Connect with us


Park Place Finalizing Porsche GTD Effort for 2014

Park Place Motorsports planning on GT Daytona effort for Tudor USCC…

Photo: John Dagys

Photo: John Dagys

After a promising season in the Rolex Sports Car Series, Park Place Motorsports is set to continue into the Tudor United SportsCar Championship next year in the GT Daytona class.

Sportscar365 has learned the Texas-based squad is finalizing a planned two-car program with Porsche’s new 911 GT America, which would see team principal Patrick Lindsey share the wheel with a to-be-determined co-driver in one of the new GTD contenders.

Lindsey and co-driver Patrick Long teamed for three podium finishes in the competitive Rolex Series GT class this year, but it’s expected the Porsche factory driver will be part of the newly announced works GT Le Mans program next year.

“For the 73 car, it will be the same crew, for the most part,” Lindsey told Sportscar365. “I’ll probably be losing my co-driver to the [Porsche factory program]. I’m super excited for Pat because that’s where he belongs. I’m probably going to be looking for a co-driver. We’ll see how that shakes out. That’s a big question mark right now. A lot of good guys are getting snatched up for deals next year.

“We’re trying to sort it out, but first and foremost, we’ve got to get the funds, we got to get the cars and figure out the rules package and get prepared. There’s a November test. We may or may not have a car to go test then. Then we’d have to schedule private test days.”

With the GTD class moving to a Pro-Am driver ranking system, Lindsey, a Wall Street trader by day, is hopeful the class will gain even more strength for 2014 under the new structure.

Grid sizes, however, could be an issue, particularly in the opening rounds at Daytona and Sebring. But Lindsey said he’s been given assurances from IMSA that established full-season entrants will take priority.

“The good news is that they’re going to honor the teams that have been in the series,” he said. “That’s a good thing because those existing teams are in the catbird’s seat. One, we’re going to be able to get cars for next year and we’ll probably have two entries for Daytona, in what could only be a 15-car GT Daytona field.

“That’s one thing that’s a little encouraging. It puts the entries at a little higher esteem. You better be one of the programs that’s been around and established in the series, otherwise you won’t even have the option to run… It’s going to be a really, really deep field in terms of the level of talent.”

John Dagys is the founder and Editor-in-Chief of Sportscar365 as well as the recently launched e-racing365 Web site for electric racing. Dagys spent eight years as a motorsports correspondent for Channel, and contributes to other publications worldwide. Contact John



  1. Rick Johnson

    September 27, 2013 at 3:33 pm

    So the IMSA is trying yet again to limit the size of the GTD class. First they introduce an idiotic Pro/Am rule to restrict the drivers any GTD team can run and now it looks as if they are going to limit the size of the GTD field. Is IMSA so scared that the GTLM field will look empty compared to what could be very large GTD fields? Are they allowing manufactures run the series? If so then lets prepare for the next break away series to start up very soon. Why does IMSA have so much dislike for the grassroots US sportscar teams?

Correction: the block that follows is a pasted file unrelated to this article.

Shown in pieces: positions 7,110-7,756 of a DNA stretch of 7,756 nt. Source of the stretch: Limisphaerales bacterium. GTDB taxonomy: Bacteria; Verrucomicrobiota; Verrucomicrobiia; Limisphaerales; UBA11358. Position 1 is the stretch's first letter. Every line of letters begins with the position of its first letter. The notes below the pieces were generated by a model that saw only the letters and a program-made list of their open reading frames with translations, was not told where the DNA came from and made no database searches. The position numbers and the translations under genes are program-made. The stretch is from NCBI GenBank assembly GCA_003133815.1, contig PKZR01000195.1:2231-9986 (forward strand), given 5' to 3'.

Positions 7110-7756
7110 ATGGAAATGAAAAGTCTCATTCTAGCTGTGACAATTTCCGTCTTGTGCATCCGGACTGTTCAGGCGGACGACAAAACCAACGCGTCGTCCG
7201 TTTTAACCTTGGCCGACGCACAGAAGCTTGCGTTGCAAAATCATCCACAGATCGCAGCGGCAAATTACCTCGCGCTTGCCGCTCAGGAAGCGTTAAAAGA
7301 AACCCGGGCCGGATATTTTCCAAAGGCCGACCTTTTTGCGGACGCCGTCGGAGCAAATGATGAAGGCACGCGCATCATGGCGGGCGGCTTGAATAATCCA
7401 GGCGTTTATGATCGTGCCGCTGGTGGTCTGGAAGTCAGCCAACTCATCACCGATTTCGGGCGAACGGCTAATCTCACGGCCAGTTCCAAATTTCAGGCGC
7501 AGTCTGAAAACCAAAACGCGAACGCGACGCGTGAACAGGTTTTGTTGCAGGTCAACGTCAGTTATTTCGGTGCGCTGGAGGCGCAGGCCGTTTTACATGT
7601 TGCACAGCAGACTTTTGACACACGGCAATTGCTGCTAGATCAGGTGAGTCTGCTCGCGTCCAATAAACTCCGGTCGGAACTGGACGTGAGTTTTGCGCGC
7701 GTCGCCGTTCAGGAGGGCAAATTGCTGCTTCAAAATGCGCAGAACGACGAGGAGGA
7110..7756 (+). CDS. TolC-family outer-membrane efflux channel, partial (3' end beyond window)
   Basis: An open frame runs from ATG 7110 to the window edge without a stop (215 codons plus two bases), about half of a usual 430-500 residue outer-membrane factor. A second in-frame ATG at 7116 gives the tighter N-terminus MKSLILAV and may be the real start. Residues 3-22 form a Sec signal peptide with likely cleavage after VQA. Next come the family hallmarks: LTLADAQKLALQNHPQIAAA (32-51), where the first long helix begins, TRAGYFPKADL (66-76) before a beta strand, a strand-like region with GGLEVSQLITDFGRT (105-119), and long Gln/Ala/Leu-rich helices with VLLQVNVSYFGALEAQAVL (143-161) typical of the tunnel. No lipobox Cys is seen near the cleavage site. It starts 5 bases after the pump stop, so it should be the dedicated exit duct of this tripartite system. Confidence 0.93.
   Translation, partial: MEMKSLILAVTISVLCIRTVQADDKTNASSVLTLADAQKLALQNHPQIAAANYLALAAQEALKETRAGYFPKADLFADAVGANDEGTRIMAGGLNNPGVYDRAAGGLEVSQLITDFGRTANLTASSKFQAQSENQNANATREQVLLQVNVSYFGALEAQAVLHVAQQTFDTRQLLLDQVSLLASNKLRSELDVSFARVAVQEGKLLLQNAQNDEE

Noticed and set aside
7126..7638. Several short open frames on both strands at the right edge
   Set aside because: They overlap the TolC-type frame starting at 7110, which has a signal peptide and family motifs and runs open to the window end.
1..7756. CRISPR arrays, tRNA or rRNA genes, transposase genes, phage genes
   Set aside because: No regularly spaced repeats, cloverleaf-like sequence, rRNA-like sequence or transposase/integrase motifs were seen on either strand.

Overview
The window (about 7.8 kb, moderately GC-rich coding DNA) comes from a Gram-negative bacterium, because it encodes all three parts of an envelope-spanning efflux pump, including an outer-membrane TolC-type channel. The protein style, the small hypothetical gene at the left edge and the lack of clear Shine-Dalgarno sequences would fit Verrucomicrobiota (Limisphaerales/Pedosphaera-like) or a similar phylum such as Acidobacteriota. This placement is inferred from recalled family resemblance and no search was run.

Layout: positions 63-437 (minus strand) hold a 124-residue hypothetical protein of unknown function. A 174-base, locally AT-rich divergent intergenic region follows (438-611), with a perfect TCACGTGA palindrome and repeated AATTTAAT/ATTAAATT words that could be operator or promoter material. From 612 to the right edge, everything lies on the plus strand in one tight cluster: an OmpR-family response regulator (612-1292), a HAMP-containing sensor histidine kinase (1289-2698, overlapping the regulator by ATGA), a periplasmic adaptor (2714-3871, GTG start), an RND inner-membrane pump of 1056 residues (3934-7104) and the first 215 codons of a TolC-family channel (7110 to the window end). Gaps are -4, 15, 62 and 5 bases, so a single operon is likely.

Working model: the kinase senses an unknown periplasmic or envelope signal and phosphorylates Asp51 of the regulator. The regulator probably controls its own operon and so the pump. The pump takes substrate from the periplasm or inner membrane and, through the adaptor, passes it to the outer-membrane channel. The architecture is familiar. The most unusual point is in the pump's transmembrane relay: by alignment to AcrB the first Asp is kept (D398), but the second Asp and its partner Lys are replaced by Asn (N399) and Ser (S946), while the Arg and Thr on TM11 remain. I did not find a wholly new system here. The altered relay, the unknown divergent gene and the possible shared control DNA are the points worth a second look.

• Anthony Thomas

      September 29, 2013 at 6:05 pm

      I agree Rick they are trying to limited the growth and competitiveness of GT-D, by protecting “interested party” Porsche. Allowing them to reboot its Cup that is nowhere near what a FIA GT3 car is and at least one team with a FIA GT3 car has committed to the Pirelli World Challenge OVER bringing that car to USCC next year.

      I don’t think GTLM will look empty, in-fact, I think we’ll see some growth in that class as well, especially at the North American Endurance Championship rounds.

      Otherwise the only possible loss from this season is Paul Miller Racing and we have no idea what is going to happen with the Grand Am Ferrari teams for example, since only one of them has a true Pro-Am line up.

      I also agree that allowing Porsche build a non-GT3 car and two teams confirming they will run this cars next season is favoritism to a manufacturer over smaller teams, not just in the US.

      There are plenty of FIA GT3 cars available used that could be purchased, refreshed and shipped from Europe for less than a brand new car.

      Its too early to start talk of a break away season, tho many are unhappy about LMP1 going away.

    • Bakkster

      September 29, 2013 at 8:23 pm

      I don’t think of it as introducing a brand new Pro-Am, rather continuing the rule from GTC. Or, along with the GT3 cars, continuity there. I’m betting many of the Grand Am teams will stay elligible with their current drivers, so many are customer programs or driver by their owners.

      I wouldn’t expect a breakaway series, if someone wants to get out of GTD they’ll likely just head to World Challenge. So long as they don’t have a Prep 2 car I bet SCCA even lets them run it in the series.

  2. Hedgey

    September 27, 2013 at 5:27 pm

    “You better be one of the programs that’s been around and established in the series, otherwise you won’t even have the option to run…”

    Wait, what?

    • Bakkster

      September 29, 2013 at 7:59 pm

      Seems to be referring purely to NAEC entries. If a dozen more cars than will fit onto pit lane show up to Daytona, the current teams will be ensured pit space, while the one-off entries will be potentially turned away.

Leave a Reply

Your email address will not be published. Required fields are marked *

More in IWSC